Swiss foundation helps children of alcoholics

Caroline Bishop
Caroline Bishop - [email protected] • 22 Oct, 2015 Updated Thu 22 Oct 2015 13:03 CEST
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Addiction Suisse, an independent organization supporting addicts and their families, launched a new project on Thursday aiming to help the estimated 100,000 children in Switzerland who have an alcoholic parent.


Revealed during a press conference in Bern, the project includes a new website,, which will give information to alcoholic parents and their family members about what they can do to help affected children, including how to explain addiction to a child, how to give them stability and how to support their relationships with other children and adult confidants.

In a press release, the organization said: “Being an addict and a parent is a double taboo.... It is very painful for a father or mother with a dependence to admit that their addition has an impact on their children.”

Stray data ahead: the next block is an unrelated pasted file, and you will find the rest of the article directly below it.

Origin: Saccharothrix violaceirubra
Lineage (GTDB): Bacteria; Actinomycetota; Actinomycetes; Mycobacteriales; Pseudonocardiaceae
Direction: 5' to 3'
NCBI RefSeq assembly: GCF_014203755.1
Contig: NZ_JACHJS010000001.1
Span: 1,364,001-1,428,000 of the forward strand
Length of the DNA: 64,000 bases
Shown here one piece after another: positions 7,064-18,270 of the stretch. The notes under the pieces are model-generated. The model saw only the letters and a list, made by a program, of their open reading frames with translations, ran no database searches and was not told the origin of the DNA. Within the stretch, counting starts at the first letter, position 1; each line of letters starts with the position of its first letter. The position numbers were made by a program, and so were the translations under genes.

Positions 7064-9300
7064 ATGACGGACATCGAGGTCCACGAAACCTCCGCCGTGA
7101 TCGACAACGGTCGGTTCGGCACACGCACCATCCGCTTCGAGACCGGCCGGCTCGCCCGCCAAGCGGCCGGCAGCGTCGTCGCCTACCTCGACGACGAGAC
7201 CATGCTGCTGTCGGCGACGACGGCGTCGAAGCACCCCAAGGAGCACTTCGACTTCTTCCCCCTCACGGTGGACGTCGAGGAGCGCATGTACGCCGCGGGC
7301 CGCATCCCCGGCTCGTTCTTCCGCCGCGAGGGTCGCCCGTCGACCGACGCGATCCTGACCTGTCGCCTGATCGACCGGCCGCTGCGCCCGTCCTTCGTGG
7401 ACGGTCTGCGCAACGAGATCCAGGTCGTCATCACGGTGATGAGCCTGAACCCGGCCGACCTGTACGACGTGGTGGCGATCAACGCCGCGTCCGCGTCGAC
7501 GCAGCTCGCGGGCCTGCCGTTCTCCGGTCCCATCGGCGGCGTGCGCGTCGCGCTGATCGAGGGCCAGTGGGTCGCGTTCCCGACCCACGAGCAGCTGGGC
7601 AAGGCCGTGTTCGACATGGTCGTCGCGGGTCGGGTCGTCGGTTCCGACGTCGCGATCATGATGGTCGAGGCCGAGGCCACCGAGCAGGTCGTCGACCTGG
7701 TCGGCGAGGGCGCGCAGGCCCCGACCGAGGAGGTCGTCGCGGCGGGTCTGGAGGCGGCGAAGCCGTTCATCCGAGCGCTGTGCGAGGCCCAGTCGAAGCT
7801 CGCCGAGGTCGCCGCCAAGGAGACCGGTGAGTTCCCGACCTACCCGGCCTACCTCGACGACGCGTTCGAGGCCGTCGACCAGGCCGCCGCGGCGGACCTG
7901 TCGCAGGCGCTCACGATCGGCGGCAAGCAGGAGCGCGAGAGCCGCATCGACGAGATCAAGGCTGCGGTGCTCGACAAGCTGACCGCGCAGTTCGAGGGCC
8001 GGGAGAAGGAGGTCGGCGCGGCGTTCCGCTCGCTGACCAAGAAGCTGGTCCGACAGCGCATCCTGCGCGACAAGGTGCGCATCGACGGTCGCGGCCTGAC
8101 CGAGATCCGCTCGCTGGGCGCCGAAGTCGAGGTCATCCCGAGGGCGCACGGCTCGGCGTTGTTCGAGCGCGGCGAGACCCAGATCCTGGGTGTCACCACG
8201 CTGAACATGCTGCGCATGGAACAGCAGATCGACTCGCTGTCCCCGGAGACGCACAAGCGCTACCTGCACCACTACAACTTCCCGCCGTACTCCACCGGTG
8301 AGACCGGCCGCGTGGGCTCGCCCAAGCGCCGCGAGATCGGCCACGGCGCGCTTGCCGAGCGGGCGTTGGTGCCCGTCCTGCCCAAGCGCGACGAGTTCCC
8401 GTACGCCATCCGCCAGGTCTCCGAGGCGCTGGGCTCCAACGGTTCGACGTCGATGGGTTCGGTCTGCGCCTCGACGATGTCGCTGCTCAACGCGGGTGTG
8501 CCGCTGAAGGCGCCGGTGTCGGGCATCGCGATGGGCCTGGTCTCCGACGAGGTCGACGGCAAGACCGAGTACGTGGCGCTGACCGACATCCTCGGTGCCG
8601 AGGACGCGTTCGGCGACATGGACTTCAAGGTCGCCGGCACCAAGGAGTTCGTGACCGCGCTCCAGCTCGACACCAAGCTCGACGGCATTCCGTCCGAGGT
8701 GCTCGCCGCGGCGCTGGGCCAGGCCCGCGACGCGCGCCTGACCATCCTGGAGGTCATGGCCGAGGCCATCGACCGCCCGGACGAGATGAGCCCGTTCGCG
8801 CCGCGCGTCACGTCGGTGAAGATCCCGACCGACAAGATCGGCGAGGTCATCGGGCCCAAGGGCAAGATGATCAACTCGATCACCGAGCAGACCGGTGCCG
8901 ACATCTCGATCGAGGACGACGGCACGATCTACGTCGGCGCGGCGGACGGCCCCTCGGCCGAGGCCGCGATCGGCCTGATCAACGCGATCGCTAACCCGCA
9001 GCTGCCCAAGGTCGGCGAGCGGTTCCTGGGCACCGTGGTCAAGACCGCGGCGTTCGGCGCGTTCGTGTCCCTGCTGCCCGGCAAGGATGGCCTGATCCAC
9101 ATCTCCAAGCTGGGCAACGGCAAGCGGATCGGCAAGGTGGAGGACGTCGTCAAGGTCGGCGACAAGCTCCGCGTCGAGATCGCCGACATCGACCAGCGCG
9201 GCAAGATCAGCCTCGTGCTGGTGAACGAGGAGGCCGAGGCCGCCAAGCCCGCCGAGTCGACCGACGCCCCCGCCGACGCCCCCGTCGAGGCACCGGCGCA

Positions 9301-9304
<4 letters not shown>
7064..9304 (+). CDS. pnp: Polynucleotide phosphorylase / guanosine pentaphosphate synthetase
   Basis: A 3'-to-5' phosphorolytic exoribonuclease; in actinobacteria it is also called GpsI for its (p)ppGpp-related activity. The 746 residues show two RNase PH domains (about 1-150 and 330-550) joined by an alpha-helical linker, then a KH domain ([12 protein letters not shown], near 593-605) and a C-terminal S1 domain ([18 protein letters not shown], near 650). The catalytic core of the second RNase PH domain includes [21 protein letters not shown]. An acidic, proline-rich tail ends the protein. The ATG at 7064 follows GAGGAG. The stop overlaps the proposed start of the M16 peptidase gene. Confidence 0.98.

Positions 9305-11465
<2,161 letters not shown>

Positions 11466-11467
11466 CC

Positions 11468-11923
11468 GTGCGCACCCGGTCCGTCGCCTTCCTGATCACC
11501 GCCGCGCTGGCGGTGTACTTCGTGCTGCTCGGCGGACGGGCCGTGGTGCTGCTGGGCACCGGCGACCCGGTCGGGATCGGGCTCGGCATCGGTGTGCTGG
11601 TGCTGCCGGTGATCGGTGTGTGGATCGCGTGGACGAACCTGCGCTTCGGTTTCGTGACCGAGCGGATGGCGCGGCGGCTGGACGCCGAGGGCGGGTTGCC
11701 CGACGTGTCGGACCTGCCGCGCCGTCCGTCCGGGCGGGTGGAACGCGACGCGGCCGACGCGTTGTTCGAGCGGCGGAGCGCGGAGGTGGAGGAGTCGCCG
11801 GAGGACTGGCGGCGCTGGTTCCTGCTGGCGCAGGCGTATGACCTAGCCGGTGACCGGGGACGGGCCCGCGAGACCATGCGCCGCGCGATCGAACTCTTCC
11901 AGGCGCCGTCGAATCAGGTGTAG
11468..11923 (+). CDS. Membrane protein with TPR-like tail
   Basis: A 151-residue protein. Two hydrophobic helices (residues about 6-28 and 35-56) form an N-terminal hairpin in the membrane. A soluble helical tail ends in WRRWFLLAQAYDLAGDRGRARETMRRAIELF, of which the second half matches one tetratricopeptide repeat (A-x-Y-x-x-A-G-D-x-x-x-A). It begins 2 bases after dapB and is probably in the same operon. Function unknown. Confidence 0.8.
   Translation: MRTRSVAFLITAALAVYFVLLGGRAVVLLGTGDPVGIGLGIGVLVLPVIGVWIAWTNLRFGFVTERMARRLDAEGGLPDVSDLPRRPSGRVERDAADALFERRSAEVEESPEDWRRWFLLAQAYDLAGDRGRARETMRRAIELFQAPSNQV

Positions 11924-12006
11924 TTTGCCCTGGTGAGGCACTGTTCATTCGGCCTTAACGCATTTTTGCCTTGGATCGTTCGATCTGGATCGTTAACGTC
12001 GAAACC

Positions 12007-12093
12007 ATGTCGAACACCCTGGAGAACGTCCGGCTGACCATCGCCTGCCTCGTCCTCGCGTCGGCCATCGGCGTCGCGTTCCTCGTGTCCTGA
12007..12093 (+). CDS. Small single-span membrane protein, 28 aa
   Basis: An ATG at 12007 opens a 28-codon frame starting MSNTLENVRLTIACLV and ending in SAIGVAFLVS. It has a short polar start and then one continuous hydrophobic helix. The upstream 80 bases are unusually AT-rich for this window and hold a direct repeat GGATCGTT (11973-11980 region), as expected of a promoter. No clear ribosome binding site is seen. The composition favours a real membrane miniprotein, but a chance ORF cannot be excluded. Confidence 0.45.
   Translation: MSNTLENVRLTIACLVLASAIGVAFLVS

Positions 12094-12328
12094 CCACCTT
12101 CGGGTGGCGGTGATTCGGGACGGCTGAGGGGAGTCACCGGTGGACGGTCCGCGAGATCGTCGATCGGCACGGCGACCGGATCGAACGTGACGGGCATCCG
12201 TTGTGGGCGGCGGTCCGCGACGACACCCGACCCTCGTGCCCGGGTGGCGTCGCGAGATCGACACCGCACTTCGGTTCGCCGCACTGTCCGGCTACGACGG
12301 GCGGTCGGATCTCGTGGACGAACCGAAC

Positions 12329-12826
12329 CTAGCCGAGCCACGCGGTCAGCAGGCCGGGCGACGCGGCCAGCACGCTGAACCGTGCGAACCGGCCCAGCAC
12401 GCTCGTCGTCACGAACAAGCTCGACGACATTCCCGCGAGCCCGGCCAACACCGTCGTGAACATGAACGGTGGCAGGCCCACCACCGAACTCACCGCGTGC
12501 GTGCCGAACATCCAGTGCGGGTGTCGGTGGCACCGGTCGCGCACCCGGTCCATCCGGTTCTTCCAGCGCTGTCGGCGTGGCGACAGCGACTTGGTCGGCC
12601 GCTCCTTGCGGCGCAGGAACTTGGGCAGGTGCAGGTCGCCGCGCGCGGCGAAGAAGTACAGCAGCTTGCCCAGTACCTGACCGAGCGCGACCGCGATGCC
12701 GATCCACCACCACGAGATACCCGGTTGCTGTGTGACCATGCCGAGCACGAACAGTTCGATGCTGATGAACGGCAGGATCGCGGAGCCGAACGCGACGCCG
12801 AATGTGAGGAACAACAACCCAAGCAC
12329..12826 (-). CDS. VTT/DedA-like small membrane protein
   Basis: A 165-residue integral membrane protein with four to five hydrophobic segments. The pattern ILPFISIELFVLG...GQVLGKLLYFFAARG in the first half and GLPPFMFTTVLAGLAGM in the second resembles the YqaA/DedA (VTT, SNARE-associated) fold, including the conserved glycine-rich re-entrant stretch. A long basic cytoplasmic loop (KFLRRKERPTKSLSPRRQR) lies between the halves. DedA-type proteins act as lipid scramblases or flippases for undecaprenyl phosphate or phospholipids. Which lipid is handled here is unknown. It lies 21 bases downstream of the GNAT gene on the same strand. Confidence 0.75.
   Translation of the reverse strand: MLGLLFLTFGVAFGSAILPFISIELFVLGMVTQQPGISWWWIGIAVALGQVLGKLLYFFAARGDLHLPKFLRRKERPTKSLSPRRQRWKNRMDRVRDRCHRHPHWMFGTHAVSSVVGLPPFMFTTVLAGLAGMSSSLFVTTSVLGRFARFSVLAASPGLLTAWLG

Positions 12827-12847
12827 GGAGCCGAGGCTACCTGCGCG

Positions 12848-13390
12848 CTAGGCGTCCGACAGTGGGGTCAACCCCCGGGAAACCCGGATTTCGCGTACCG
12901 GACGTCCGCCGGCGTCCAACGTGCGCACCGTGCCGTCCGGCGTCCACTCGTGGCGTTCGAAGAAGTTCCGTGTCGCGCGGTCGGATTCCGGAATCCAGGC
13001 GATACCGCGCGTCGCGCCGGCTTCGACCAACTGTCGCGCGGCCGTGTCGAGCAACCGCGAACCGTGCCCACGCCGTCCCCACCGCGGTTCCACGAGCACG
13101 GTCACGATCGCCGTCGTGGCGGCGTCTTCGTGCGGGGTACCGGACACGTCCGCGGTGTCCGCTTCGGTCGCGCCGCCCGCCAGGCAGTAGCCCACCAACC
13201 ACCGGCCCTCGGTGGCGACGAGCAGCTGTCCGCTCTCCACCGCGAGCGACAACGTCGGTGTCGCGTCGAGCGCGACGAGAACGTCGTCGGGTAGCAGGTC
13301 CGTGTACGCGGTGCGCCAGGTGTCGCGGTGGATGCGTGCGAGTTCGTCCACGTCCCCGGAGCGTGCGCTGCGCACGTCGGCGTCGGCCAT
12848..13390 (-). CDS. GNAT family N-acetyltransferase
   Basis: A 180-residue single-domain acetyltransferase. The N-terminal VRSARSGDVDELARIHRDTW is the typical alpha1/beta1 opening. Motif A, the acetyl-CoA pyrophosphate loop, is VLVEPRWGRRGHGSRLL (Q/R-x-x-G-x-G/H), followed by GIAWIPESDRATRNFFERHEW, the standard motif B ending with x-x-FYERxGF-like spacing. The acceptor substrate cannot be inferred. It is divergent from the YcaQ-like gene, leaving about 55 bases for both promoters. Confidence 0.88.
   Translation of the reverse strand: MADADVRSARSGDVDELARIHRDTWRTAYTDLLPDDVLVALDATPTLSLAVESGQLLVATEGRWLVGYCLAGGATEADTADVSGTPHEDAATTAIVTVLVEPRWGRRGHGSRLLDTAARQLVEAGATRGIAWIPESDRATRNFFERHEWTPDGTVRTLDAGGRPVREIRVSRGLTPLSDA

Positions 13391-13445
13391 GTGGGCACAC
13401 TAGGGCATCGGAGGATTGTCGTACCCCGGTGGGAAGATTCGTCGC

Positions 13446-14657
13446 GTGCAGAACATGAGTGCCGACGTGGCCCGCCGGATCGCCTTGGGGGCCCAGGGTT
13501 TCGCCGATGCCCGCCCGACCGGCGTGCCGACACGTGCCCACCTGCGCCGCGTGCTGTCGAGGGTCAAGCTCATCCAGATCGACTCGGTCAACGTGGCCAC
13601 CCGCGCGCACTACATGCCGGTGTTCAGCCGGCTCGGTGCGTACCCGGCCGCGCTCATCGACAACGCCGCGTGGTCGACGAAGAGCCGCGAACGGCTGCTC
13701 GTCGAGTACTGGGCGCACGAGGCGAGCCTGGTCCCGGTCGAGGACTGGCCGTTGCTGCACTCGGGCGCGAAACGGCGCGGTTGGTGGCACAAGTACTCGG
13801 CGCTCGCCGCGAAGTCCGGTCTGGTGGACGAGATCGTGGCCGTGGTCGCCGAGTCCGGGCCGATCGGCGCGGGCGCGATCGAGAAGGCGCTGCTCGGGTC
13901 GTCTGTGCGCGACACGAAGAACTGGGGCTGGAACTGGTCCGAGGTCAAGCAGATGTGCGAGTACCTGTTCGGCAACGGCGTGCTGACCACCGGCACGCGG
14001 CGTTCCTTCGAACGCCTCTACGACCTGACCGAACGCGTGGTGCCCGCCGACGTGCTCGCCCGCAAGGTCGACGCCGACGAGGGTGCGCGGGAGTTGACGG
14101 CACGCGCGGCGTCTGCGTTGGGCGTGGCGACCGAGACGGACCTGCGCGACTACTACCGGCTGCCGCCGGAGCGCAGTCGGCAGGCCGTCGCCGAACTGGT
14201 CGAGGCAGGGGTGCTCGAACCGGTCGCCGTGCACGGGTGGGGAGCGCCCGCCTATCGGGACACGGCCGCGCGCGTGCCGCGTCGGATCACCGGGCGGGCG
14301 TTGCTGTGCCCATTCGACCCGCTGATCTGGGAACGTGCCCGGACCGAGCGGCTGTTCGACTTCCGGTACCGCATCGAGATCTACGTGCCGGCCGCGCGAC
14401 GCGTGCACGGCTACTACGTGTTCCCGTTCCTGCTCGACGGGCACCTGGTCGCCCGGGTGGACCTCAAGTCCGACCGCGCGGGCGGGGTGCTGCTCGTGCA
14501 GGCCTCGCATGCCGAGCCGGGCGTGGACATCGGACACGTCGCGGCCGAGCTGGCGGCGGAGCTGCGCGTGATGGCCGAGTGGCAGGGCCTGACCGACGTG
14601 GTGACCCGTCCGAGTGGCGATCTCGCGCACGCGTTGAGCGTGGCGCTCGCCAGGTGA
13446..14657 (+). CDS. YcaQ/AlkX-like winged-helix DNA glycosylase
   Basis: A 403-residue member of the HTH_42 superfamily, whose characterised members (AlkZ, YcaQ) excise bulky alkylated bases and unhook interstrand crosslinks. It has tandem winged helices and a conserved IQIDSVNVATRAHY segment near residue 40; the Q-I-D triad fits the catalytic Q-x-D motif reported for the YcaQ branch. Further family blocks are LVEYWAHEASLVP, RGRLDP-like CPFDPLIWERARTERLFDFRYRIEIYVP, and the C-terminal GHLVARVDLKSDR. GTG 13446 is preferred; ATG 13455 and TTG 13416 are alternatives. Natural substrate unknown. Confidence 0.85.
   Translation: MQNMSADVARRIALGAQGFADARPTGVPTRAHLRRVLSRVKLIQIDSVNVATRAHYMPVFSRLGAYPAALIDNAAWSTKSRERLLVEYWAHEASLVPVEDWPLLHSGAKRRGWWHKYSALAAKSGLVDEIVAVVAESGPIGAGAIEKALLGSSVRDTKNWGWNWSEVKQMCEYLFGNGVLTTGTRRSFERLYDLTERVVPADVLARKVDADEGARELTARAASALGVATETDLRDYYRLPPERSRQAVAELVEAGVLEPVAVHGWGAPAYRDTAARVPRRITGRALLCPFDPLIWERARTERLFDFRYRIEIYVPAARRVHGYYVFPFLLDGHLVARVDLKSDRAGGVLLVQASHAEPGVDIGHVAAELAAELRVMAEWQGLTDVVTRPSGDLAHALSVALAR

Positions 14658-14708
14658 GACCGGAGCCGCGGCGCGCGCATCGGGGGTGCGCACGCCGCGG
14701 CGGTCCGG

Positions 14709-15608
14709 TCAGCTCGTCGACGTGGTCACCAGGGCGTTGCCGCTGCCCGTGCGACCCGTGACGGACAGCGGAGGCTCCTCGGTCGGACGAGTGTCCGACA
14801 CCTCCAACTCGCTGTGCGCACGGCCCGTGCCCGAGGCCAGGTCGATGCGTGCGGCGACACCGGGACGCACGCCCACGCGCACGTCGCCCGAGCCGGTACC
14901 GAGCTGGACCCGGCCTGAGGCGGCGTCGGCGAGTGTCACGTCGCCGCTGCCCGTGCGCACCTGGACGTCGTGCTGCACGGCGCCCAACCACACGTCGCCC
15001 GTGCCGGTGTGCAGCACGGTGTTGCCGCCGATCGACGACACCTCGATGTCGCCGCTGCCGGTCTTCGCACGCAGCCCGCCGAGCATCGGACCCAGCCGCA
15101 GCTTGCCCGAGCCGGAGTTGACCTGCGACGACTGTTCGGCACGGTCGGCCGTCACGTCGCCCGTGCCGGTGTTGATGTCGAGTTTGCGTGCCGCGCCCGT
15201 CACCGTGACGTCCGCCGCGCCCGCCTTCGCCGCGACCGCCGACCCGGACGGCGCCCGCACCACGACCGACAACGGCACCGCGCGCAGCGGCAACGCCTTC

According to the organization, a third of children with an parent who is an addict go on suffer from an addiction of their own while a further third have other psychiatric problems.

Children “are therefore the group most at risk”, said Irene Abderhalden, director of Addiction Suisse.

In addition to the website, the organization also launched new teaching tools designed for children aged four to eight.

They comprise a story book about a dog and his alcoholic owner and four audio stories based on the daily life of affected children “which show them that they are not alone with their worries,” said the organization.

“When we don’t manage to talk to children about their family difficulties in a manner that is appropriate for their age, we avoid tackling the problem,” it said.

“That’s precisely what Addiction Suisse’s new project aims to address.”

According to the Swiss statistics office,  17 percent of men and nine percent of women drink alcohol on a daily basis.

In 2014 the amount of alcohol consumed in Switzerland was 8.1 litres of pure alcohol per inhabitant, a figure that has reduced by nearly a quarter since 1990.



Caroline Bishop 2015/10/22 13:03

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